We cultured primary mouse cortex and hiPSC neurons on multiwell microelectrode arrays. After 3-4 weeks in vitro, we tested known seizurogenic compounds and analyzed the recorded spike trains by computing more than 200 parameters to describe the compound’s functional phenotype. The established fingerprints reveal a common seizure-specific phenotype identified by AI-based classification analysis. Using this classifier, we compare the predicted seizure risk for several clinical compounds in a concentration-dependent manner between human iPSC-derived neuronal networks and those from functionally mature primary mouse cortical networks.

In summary, our data underlines the common understanding that the MEA technology allows dissecting the functional differences between hiPSC- and mouse neuronal culture models. Here, we present a tool for investigating and comparing the safety margin of novel drug candidates in rodent and human cells and thereby complement the toolbox for prediction of functional seizurogenic risk assessment.

Meet NeuroProof at the ECNP 6-9.10.2018 in Barcelona

The potentials and limitations of personalized induced pluripotent stem cell (iPSC) models in neuropsychiatry

Meet NeuroProof at a Brainstorm Meeting at the international conference ECNP 6-9.10.2018 in Barcelona

The Brainstorm Meeting will be held on Sunday 7th of October 2018

This brainstorm meeting will be organized by Prof. Edna Grünblatt from University Hospital of Psychiatry Zurich and Dr. Olaf Schröder from NeuroProof GmbH, Germany.

Within this meeting, the enormous progress in establishing disease models for psychiatric disorders with iPSC based technologies and functional phenotypic screening will be addressed.

Practical experiences with such models will be presented.

We will be happy to meet you at the ECNP and to discuss with you this fascinating topic.


Neuropsychiatry disorders such as autism, schizophrenia, bipolar and attention-deficit hyperactivity disorder (ADHD) have polygenetic, neuro-immunological, environmental and developmental causes, with complex etiology to be yet revealed. Recent advancement in research (that includes patient-specific disease modelling, new methods of treatment monitoring, personalized medicine, and new differential diagnostic markers) opened new opportunities to study such disorders and differentially diagnose and predict treatment response: in this brainstorming session, the speakers will discuss the potentials and limitations of induced pluripotent stem cells (iPSC) in neuropsychiatry.  Since Yamanaka and colleagues generated the first iPSC, many attempts to generate these cells also from patients with psychiatric diseases were made. The generation of patient- and disease-specific iPSC cultures, following standardized and reproducible protocols, and the use of these cultures in drug discovery still require rigorous validation of the methods and continuous improvement of protocols and read outs. iPSC models allow imaging, molecular, cellular, biochemical and functional read outs to investigate neurodevelopmental trajectories and to model the course of the disease development while monitoring treatment success. One of such methods is the functional label-free read outs using microelectrode arrays (electrophysiology), to correlate patient diagnostic outcomes with outcomes generated from iPSC models. The discussion will focus on different topics concerning the use of iPSC in neuropsychiatry, such as brain region-specific models, co-culturing with glial cells, organoids, quality markers, the influence of epigenetic disturbances and the use of genetic modifications.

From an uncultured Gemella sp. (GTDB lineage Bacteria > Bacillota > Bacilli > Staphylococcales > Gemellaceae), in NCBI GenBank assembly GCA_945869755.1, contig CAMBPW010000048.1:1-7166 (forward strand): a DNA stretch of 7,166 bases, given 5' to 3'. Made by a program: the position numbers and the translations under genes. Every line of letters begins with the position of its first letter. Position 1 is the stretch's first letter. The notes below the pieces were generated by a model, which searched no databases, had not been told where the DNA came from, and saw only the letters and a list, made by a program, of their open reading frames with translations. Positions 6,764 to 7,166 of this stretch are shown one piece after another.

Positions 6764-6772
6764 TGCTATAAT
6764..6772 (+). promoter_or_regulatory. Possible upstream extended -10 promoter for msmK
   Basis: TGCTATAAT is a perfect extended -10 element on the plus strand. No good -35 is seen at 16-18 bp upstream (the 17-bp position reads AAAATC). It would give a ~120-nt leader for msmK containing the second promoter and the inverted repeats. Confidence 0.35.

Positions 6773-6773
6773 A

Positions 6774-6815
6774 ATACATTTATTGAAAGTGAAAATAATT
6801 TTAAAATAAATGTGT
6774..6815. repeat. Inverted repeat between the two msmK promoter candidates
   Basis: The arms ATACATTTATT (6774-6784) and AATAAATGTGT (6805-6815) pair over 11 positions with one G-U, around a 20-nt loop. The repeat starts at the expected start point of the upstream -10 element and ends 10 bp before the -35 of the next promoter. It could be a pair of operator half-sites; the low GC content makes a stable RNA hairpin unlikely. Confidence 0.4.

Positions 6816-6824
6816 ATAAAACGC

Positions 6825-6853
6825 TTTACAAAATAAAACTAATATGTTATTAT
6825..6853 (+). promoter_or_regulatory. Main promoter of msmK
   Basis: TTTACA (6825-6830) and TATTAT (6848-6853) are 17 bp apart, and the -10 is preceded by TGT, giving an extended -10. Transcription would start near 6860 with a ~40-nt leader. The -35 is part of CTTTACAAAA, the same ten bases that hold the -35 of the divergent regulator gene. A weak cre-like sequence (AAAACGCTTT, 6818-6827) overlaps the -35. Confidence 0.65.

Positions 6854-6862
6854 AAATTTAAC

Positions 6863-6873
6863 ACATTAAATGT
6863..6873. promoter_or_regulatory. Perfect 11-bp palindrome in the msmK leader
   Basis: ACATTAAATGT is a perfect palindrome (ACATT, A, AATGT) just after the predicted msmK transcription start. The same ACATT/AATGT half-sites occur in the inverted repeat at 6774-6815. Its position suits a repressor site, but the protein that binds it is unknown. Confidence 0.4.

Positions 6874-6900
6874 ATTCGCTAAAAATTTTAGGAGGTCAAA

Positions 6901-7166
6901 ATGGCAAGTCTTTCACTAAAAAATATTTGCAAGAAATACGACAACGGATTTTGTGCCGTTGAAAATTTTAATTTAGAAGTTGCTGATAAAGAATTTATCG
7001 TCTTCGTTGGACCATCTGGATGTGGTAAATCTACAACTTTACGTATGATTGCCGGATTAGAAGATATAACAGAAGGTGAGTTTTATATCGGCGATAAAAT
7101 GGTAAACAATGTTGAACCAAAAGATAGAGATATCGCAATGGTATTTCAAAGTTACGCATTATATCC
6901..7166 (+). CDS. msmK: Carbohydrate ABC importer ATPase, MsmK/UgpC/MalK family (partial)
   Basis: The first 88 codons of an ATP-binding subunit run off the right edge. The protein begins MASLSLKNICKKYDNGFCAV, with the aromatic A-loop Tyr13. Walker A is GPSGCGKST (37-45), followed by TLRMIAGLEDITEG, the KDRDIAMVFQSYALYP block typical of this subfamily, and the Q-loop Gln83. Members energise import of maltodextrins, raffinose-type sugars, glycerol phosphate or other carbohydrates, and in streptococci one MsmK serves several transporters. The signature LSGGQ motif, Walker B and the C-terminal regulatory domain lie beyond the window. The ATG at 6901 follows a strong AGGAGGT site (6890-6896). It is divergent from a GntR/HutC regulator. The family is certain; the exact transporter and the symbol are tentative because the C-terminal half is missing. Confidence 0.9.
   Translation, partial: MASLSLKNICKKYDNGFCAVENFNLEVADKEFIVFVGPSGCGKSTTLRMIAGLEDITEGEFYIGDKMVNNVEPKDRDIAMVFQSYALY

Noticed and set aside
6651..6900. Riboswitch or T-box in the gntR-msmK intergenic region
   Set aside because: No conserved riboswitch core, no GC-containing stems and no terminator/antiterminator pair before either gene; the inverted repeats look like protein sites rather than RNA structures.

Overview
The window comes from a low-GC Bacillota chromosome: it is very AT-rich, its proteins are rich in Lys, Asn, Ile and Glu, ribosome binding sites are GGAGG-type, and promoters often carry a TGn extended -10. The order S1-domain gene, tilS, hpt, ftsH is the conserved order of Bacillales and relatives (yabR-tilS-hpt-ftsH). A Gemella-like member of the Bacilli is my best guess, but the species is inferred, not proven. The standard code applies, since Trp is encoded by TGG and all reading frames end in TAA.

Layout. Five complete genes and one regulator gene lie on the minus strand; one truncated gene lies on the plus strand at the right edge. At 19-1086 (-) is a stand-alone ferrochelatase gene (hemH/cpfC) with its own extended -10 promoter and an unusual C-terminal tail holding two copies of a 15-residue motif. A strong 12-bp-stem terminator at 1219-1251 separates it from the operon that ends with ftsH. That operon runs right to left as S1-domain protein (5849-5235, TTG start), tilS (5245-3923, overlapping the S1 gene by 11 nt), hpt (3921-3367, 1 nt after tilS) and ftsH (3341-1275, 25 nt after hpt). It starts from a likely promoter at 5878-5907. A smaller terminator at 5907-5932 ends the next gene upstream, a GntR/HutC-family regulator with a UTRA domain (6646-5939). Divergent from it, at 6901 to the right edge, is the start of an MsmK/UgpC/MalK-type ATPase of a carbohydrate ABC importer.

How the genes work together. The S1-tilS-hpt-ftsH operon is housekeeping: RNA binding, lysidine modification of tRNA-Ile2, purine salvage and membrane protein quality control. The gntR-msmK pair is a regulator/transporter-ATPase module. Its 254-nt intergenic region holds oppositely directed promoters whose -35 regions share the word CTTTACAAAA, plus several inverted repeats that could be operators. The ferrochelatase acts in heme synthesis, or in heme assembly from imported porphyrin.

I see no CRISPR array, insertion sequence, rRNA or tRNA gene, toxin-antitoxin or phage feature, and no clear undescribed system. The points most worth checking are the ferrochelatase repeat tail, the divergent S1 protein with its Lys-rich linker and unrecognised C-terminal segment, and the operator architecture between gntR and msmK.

Meet NeuroProof at the ISSCR 2018

Melbourne, June, 20-23

In collaboration with BrainXell, a Madison, Wisconsin US Company, NeuroProof GmbH presents brand new results on in vitro disease modeling using human motor neurons derived from patients who have either amyotrophic lateral sclerosis (ALS) or spinal muscular atrophy (SMA).
Related neuronal activities were functionally phenotyped with NeuroProof's artificial intelligence analyses of multi-well microelectrode assay (MEA) data. Be invited to discuss our new disease models with the experts or get a free poster copy (contact us after the meeting).